The Chairperson: Order, hon. Member!


Specify the Programme you are querying and ask your question. The hon. Minister is here and he will answer.


Mr Mutelo: Madam Chairperson, the page is 846, amendment to Vote 64/01 under 001 and 002, where there is K2,350,020 and K5,845,100. The programme total is K11,000,000, but the total indicated is still K9,000,000. If we do some quick arithmetic, we will see that the indicated total is totally wrong.


The Chairperson: You are talking about personnel emoluments. Is that correct?


Mr Mutelo: Madam, I am talking about Human Resource and Administration Unit, …


The Chairperson: Programme 1001?


Mr Mutelo: Exactly.


The Chairperson: Okay.


The allocation in 2017 for Division I was K5,579,961, for 2018, it is K1,131,470. The hon. Minister of Finance has moved an amendment to replace the K1,131,470 with K2,350,020. Now, what is your question?


Mr Mutelo: Madam Chairperson, you go to the Programme total after the amendment under number one and the other one which has been substituted with K5,000.


The Chairperson: Hon. Mutelo, the figure will obviously change.


Hon. Opposition Members: Yes


The Chairperson: … as per the amendment. That is why I put the question. Now, you need to ask the question …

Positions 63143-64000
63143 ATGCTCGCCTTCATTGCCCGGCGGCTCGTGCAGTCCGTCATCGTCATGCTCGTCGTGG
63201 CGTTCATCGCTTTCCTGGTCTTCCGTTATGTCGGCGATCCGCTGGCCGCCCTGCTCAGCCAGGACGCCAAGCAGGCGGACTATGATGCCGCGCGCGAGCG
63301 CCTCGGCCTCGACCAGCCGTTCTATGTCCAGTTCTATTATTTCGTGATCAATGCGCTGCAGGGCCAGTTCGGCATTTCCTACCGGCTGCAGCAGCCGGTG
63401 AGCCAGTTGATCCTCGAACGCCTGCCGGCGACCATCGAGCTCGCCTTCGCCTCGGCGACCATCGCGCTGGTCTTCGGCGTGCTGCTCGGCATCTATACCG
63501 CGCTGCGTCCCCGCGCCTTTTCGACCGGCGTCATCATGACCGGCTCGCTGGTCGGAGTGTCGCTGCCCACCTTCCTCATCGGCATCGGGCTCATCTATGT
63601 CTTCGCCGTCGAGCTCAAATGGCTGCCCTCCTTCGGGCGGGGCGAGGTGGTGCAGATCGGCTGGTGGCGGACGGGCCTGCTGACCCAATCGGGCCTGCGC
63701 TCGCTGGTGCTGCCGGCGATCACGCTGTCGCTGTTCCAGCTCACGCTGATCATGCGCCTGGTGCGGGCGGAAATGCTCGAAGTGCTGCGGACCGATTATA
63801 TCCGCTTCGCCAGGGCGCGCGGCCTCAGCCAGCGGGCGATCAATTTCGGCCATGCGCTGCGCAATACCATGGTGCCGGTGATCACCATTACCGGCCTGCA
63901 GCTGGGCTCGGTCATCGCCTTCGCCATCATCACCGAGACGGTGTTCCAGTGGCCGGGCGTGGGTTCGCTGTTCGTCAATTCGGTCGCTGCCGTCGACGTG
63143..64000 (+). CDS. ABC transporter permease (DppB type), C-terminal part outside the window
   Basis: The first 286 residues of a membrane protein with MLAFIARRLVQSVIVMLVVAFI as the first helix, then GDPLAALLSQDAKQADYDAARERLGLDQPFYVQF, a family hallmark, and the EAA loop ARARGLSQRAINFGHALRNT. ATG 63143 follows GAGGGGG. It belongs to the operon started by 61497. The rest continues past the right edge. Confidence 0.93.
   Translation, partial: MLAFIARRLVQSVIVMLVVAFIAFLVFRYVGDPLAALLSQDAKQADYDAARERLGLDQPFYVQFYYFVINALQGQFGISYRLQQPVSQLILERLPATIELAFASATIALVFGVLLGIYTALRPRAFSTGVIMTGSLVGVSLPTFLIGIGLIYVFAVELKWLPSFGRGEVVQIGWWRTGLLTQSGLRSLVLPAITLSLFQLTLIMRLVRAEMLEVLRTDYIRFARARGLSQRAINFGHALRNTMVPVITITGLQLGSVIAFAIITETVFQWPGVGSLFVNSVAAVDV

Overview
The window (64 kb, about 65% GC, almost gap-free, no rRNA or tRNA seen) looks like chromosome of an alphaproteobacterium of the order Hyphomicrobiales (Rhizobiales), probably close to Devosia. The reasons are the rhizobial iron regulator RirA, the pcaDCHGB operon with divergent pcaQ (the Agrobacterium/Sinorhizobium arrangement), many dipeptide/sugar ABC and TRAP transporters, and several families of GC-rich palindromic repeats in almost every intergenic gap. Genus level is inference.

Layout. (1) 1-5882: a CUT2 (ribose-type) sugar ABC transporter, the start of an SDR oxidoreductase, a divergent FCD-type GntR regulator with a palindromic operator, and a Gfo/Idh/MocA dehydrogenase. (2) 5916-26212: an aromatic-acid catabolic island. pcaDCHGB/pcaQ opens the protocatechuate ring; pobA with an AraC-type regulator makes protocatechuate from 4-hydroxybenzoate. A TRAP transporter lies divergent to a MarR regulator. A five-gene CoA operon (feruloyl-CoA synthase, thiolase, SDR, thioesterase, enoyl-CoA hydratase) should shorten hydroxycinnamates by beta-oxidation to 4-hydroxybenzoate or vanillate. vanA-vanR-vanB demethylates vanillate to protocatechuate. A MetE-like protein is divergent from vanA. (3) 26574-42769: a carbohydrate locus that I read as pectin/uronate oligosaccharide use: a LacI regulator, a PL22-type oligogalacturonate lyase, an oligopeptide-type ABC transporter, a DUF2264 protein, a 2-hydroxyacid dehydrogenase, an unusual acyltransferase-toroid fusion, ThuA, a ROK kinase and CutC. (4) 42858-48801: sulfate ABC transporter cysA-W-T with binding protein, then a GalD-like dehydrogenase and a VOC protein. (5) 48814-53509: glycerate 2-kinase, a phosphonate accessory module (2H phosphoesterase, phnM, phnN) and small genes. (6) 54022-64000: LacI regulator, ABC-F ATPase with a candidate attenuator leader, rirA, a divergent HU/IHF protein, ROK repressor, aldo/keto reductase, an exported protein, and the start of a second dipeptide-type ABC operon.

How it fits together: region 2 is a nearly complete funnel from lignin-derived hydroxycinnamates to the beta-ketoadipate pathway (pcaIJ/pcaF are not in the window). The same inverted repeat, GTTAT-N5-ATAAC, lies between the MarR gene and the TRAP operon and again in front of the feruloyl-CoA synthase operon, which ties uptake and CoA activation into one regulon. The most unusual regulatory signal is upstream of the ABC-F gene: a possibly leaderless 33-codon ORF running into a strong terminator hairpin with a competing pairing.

Mr Mutelo: Madam Chairperson, my question is: Is the currently indicated programme total correct? Is it supposed to be K9,000,000 or K11,000,000 after the amendment? Let us do the mathematics and see whether I or the hon. Minister will be proved wrong.


Hon. Opposition Members: Yes


Mr Livune: Hear, hear!


The Chairperson: Hon. Minister of Finance, please, briefly explain.


Mr Mutati: Madam Chairperson, the key phrase is “as amended”. The Yellow Book was printed before the amendment. So, the programme total will also be a different figure in line with the amendment.


I thank you, Madam Chairperson.


The Chairperson: Hon. Members, we do not have the luxury of time.


Mr Lubinda: That is right, Madam.


Mr Lufuma (Kabompo): Madam Chairperson, I do not know whether I would still be in order, but I wanted to follow up on …


The Chairperson: No, you will not be in order.


Vote 64/01, as amended, ordered to stand part of the Estimates.


Vote 64/02 – (Ministry of Works and Supply – Government Valuation Department – K8,006,660).


Mr Mwiimbu: On a point of order, Madam Chairperson.


Mr L. N. Tembo: No point of order.


The Chairperson: Hon. Leader of the Opposition in the House, please, resume your seat.


Mr Mwiimbu: On a point of order, Madam Chairperson. We are doing things wrongly here.


The Chairperson: No, Hon. Mwiimbu. Please, resume your seat.


We are considering Vote 64/02.


Mr Mwiimbu: On a point of order, Madam Chairperson.


The Chairperson: No, I will not allow your point of order.


Mr Lufuma: Madam Chairperson, I seek clarification on Programme 3000 …


Mr Mwiimbu: On a point of order, Madam Chairperson.


Mr Lufuma: … Activity 001 – Salaries …


Mr Mwiimbu: On a point of order, Madam Chairperson.


The Chairperson: Hon. Mwiimbu, your member is asking for clarification, and rightly so. Allow him to do that.


Mr Mwiimbu: Madam, the point of order is on him.


Mr Lufuma: And I have resumed my seat.


Mr Mwiimbu: That is the procedure, Madam Chairperson.


The Chairperson: Order, Hon. Mwiimbu!


I have not granted that point of order.


Mr Mwiimbu: You asked me ...


Mr Sing’ombe: Where are we here?